And when wearing the Wallaby as a normal coat, you’d have no idea it was designed with babywearing it mind.  It looks clean, simple and sleek and is well designed to keep you warm and dry.  From the soft ribbing at the sleeves, to the deep fur lined hood and huge amazingly soft snuggly fur collar.  Both the hood and the collar attach via poppers so you can wear one, both or neither depending on your own personal taste and how warm or dry you need to be.  Additionally, the coat can be cinched in at the waist to give a more fitted look if desired.  I love how these features all mean that you can personalise this coat to fit in with your own style and preferences.

For the other 3 modes, you add the panel into the mix.  Its great that the same panel can be used for maternity and babywearing – you simply alter the panel to the right shape using the drawstring toggles at the top or bottom.  The advantage of having just one panel that can accommodate either a bump or a baby means that you don’t risk losing the babywearing panel while using the coat as a maternity coat and visa versa you don’t risk losing the maternity panel before your next pregnancy while wearing your current baby.  The disadvantage, however, is that you only have 1 panel.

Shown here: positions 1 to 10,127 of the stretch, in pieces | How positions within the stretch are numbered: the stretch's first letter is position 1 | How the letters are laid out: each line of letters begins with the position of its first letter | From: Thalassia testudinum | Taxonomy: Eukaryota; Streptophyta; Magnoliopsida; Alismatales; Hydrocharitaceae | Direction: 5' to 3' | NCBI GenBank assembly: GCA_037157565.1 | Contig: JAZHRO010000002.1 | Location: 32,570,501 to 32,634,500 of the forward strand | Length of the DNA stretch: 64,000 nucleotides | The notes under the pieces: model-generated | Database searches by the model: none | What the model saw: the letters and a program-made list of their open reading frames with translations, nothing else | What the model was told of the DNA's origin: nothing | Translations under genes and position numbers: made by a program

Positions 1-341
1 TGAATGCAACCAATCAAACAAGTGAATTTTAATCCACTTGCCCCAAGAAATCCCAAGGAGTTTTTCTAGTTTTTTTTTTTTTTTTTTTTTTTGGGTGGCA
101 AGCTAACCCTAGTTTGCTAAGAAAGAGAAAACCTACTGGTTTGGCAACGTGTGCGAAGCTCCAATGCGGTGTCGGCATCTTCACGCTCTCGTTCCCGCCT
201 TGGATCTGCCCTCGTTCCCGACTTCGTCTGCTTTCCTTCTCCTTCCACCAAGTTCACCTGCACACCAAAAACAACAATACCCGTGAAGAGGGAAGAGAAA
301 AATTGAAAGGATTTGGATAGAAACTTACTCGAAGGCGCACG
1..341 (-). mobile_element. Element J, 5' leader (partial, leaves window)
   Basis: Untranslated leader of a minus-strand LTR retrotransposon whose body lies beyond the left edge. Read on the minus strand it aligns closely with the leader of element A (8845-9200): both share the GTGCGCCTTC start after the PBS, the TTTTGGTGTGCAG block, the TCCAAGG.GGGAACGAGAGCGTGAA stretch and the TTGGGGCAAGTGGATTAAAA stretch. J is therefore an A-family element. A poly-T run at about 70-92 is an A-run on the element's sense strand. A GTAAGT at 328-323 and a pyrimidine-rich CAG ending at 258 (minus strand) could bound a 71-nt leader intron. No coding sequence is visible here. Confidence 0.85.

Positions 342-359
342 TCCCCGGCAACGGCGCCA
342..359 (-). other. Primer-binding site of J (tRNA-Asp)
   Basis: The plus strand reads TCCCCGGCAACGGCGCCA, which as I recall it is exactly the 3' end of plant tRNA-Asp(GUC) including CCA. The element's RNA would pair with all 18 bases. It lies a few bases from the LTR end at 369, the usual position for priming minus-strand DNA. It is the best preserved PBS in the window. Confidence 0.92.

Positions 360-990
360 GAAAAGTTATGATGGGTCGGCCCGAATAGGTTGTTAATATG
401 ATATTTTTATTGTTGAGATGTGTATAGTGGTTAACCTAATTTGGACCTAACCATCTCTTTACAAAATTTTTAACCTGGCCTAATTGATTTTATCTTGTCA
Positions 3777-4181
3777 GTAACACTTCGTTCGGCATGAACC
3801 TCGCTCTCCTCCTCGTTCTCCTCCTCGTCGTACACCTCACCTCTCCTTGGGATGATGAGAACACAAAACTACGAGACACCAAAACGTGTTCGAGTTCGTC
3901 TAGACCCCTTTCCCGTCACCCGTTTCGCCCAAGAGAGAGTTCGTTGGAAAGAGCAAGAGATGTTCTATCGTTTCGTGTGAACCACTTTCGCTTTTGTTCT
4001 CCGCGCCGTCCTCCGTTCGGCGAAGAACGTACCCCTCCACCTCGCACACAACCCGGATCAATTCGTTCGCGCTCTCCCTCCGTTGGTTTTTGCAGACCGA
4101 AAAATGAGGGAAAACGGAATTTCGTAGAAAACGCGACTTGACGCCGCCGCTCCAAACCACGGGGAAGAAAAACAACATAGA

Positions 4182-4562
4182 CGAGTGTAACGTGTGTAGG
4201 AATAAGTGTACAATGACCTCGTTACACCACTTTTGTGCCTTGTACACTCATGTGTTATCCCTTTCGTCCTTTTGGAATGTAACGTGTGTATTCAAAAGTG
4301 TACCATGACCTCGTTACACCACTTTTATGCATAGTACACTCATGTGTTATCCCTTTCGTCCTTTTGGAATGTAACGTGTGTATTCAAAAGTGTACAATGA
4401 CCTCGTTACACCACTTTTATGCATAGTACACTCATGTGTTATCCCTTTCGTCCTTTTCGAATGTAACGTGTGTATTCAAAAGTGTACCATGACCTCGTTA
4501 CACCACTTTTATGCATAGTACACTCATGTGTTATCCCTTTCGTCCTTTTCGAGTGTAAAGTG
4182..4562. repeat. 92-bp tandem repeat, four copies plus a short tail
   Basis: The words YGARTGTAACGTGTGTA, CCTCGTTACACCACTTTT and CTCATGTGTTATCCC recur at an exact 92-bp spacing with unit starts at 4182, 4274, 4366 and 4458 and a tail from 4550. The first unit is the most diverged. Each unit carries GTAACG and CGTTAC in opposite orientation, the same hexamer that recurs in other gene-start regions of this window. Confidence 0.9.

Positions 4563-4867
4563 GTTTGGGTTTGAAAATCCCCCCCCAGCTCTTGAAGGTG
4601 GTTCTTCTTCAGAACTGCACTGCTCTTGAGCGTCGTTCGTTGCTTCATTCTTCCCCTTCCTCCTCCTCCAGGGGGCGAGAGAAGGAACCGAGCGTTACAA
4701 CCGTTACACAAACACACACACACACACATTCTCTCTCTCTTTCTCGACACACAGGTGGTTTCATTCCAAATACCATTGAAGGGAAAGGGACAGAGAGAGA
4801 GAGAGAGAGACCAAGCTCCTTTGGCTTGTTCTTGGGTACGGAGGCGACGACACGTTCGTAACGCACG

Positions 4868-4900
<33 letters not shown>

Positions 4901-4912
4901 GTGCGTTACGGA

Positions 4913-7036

So if you do get pregnant again and want to still use this coat while back carrying this coat – as it comes – can’t accommodate both without a second panel.  Likewise tandem carries (for twins or siblings) require a second panel.  While not on their website, Wombat&Co state that additional panels can be purchased from them by emailing them directly and these cost £20.

 

20170921_162511While front carrying my daughter, I liked how high the panel reached on her and I liked that you can close the neck of the coat with poppers if you’d like to, or even employ the huge faux fur collar to keep extra warm.  Although as it was September and still fairly mild I mainly just work the neck completely open.  But I could see how this coat would really keep us both warm and the wind and rain out in the cooler and wetter months to come.  One thing I didn’t like as much was that this coat doesn’t come with a hood for baby.  There’s a lovely big hood for the adult, but nothing for the baby.  While the panel does reach up very high, Rachel’s head still got a little wet on the one day we went out in rain.  And I seriously regretted not thinking to pack a hat for her.